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NZer in the UK, other interests include Guinness, cycling, east London nonsense...


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Great piece. And quite funny you couldn’t just quote Ross Douthat.

The green revolution was largely the result of leveraging genetic improvement; using traditional breeding technology to improve yields[1]. This came from exploiting naturally occurring variation in crops, identifying and testing outlier varieties to find new ones that perform better, and repeating this process to deliver continuous improvements in yield[2].

The testing bit is key, and there is a pretty advanced network of breeding organisations led by CGIAR [3] who carry out trials of new crops across a range. While not exactly RCTs, crop trials are probably more advanced than RCTs as they involve many more repetitions, more environments, and more advanced quantitate methods to identify the crop varieties that work, and where. 

In short, the ag sector is very well set up to test and identify new crops that can deliver the next green revolution. so why hasn't it happened? Since the green revolution yields tend to increase year-on-year, so the next one will require a sustained increase in the rate of improvement.

What can we do to increase the rate of improvement in yields? It comes back to identifying and exploiting more variation in crops, and doing it faster (speeding up the cycle):

  1. Better implementation of traditional breeding: although CGIAR etc. are pretty good at this, collecting environment-specific data for decision making in developing countries can be hard, and there are plenty of underrepresented species and regions.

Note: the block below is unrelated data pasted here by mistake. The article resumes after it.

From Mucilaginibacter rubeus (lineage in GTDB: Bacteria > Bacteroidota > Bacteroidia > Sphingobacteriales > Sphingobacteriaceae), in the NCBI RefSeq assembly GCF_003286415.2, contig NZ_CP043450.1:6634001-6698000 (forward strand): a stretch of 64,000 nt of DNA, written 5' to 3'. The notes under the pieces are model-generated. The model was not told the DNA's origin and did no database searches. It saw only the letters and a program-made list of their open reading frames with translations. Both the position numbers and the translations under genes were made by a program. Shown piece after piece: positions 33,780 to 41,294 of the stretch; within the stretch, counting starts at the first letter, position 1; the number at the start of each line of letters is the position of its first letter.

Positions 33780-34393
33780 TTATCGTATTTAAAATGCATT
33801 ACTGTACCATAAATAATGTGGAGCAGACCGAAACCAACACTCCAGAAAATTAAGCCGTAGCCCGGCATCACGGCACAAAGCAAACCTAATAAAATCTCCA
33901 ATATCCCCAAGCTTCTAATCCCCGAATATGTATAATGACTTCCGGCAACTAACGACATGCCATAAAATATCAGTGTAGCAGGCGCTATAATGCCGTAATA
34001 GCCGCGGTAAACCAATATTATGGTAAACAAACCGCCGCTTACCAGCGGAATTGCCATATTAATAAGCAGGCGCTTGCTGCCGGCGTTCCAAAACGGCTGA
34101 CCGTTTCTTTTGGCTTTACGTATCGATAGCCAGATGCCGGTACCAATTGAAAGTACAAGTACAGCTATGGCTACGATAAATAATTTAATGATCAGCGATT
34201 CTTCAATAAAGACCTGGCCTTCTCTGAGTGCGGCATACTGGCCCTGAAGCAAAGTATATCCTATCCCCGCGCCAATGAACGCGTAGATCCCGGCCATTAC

2. Gene editing can be used to target specific genes. This eliminates the time and search effort in finding naturally occurring variation, and difficulty isolating that single trait through crossbreeding.
  3. Speed breeding[4]: combines intensive greenhouse farming with genomics (predicting performance based on DNA) to generate newer, better varieties, faster.

The second green revolution will not come from one breakthrough, but the cumulative impacts of many breakthroughs and steady improvements. 

Finally, to reiterate why breeding is particularly important for development and helping smallholder farmers: 

  1. genetic gains compound: 1% better yield each year adds up quickly
  2. new crops[5] are extremely easy to implement compared to other tools or technologies (no new training, farmers just continue to do the same thing with new seeds)
  3. new crops are cheap
  1. ^

    this was the beginning of year-on-year yield improvement, not a one-off change. . 

  2. ^

    but also other traits, for example ones that affect yield, like heat tolerance, or disease resistance - breeding goals can be extremely multipolar.

  3. ^
  4. ^

    speed breeding is not widespread, however, this type of approach is common in the earlier stages of modern breeding pipelines (before trials of promising candidates are scaled up)

  5. ^

    I've focused on crops but same is also true for animals - more resilient and higher yielding dairy cattle can be extremely beneficial for smallholder farmers.